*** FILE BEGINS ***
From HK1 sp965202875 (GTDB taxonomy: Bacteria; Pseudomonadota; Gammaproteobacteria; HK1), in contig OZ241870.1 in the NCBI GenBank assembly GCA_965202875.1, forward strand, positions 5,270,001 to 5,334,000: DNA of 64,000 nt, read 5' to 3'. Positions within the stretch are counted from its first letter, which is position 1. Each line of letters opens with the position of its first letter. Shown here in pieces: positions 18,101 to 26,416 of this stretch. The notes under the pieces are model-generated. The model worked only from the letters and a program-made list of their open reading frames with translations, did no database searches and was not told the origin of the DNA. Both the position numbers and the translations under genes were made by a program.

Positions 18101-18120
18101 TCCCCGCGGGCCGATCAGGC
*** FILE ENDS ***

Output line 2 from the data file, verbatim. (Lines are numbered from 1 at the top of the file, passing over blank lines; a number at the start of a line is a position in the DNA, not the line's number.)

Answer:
Positions 18101-18120